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Building and Leading a High-Performance Marketing Team

The digital age continues to transform the way people consume information and make buying decisions. The traditional way of structuring and leading marketing teams isn’t compatible with this transformation. Organization, staff competencies and project collaboration must evolve to maximize performance and efficiency. In the first half of a two-part series, we will look at how to structure a marketing team for success. In the second half, we will cover how leadership can set expectations and support team members.


Structuring for success.

It starts with structure. A lot of marketing teams today are structured around specific channels. For example, you might have someone who is dedicated to PR, another person dedicated to digital or email and third who only works on social. This leads to a lot of silos where team members run into each other rather than working alongside each other to accomplish department goals.


Today’s omnichannel buyer journey requires organization around marketing process. For example, the creation of core pillars for demand generation (revenue-focused messaging; marketing operations, including execution and technology management; and customer experience, including post-sale onboarding, adoption and retention efforts) is a process-driven approach to team organization. Each team is responsible for a part of the marketing process to engage prospective buyers, operationalize messaging across channels to those buyers, and ensure adoption and retention post-sale. All team members can focus but also have insight into the bigger picture. This ensures the team is taking an audience-centric approach so that each initiative is effective at achieving core objectives.


Developing competency.  

Once you’ve got the right structure, it’s important to place people in the right roles that will allow them to strengthen their core competency while growing them in new areas. Each person should be evaluated to determine their strengths as well as areas for potential growth and those where they would never fit. Then it’s important to move those team members into roles that complement their mix of skills.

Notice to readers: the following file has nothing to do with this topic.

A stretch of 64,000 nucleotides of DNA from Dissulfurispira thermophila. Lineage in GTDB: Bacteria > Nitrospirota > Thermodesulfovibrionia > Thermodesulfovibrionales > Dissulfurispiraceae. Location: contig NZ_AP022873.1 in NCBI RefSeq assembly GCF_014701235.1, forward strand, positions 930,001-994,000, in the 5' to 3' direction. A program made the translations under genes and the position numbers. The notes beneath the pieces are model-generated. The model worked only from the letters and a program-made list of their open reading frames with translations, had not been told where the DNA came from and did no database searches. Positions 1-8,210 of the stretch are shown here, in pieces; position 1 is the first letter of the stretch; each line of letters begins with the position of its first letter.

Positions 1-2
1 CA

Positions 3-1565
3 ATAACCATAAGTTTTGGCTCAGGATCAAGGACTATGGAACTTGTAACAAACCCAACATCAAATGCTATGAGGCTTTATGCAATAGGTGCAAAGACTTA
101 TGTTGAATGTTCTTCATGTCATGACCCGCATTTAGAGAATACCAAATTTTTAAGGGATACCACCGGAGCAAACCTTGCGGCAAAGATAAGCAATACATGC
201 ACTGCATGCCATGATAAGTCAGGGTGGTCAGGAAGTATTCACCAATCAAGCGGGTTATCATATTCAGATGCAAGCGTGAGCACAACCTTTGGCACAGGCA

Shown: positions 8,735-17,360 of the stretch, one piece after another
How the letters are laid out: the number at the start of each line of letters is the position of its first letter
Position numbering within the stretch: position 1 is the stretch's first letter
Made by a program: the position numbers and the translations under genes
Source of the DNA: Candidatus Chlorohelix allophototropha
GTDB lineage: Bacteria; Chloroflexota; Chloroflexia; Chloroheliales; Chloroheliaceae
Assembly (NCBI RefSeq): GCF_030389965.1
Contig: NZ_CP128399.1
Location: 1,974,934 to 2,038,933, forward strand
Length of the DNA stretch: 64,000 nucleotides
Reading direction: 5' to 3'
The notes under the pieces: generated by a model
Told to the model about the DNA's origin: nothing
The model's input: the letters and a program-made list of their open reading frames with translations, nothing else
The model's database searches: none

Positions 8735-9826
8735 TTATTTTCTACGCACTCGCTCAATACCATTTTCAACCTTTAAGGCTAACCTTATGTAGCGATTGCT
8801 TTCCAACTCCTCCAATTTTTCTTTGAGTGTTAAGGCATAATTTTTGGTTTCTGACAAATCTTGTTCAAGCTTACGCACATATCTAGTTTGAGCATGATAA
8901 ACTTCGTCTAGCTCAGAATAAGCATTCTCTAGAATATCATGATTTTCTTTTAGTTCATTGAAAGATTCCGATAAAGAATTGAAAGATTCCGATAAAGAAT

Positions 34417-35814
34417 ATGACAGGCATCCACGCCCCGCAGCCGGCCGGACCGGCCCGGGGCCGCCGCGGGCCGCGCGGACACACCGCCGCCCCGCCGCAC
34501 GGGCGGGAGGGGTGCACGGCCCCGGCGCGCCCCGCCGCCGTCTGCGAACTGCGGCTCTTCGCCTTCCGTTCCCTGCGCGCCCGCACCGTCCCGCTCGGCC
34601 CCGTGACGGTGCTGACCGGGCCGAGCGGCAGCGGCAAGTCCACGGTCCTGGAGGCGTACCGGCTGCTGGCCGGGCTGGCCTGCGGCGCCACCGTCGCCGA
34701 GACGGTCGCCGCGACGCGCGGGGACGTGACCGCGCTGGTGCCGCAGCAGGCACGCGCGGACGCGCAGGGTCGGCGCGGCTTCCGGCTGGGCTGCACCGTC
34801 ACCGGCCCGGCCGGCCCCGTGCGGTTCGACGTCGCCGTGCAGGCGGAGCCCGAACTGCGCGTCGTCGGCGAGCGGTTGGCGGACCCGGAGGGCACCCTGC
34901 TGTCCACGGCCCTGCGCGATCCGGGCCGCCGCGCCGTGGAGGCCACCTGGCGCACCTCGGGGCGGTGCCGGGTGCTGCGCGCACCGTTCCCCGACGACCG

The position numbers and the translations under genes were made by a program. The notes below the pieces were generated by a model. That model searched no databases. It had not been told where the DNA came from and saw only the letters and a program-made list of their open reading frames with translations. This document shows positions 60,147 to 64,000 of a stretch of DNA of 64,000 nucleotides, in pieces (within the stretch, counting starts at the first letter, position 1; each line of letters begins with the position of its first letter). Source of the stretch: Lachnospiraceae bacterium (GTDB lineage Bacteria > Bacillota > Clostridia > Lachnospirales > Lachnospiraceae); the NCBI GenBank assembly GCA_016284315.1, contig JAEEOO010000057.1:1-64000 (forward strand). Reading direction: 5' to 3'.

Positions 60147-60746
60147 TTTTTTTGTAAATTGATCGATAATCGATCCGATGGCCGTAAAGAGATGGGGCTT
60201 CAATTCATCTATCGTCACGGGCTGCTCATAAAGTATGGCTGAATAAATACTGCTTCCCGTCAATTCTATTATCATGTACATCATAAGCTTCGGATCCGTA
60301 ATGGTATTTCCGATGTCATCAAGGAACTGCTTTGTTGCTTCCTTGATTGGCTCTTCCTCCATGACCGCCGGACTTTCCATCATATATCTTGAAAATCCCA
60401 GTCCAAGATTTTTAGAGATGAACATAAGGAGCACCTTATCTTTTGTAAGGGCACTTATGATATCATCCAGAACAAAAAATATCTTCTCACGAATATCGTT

For example, on a demand generation team, you might have someone skilled in campaign development who is tasked with leading promotional campaigns. However, that person might also work with other members of the team on core content and sales collateral so they can develop further in those areas. Another team member might come from sales and thus be able to offer valuable insights for developing effective sales collateral. However, that person could also contribute to campaign development, ensuring that the campaign strategy and core messaging will be effective in the early stages of the buyer journey and better align marketing with sales.


Organization and project management.

One mistake that’s easy to make when structuring around marketing process is not having someone own the holistic view of each initiative. Often, your marketing team will be the intersection of the company. You’ll work across your own team and also be involved with many different groups, such as operations, sales, training, service and IT teams.


It’s important that every member of the team own their deliverables and their steps within the process, but there needs to be an owner of each overall initiative. That’s where it’s valuable to have a marketing project manager who is responsible for developing the project plans, driving them to completion, and providing a holistic view to the department and other leaders in the company.


Effective project managers facilitate regular scrums, which give the teams an opportunity to share their blockers and risks. This helps the team gain input from others or ask for help. It also helps further ensure that team members are not doing duplicative work. Everyone should have full transparency into what each person is working on and how they're contributing to the overall team as well as the company.


Additionally, all project plans should be visible to everyone, including leadership, so everyone is aware of what’s happening and who is responsible for each deliverable.


Transparency and accountability.

The benefit of project planning is that it delivers transparency and accountability, which are both crucial components of becoming a performance-driven team. When each member of the team sees what their colleagues are doing on a day-to-day basis and how they’re contributing value, it helps develop a culture of trust and respect. It also empowers accountability.


If someone isn’t delivering, it should be impossible for that person to hide. Visibility into resource allocation and performance helps the entire team remain focused and hold each other accountable. Team players may grow frustrated if they see a counterpart doing the bare minimum and not being held accountable.


Similarly, if a leader isn’t willing to terminate staff members that don’t consistently perform, they aren’t holding the team accountable. This will ultimately devour the morale of the team, crushing strong performance.


So what can leadership do to help keep morale up and engage team members? We’ll take a look at this in the second part of this two-part series, “Setting Expectations and Supporting Your Marketing Team for Success.”

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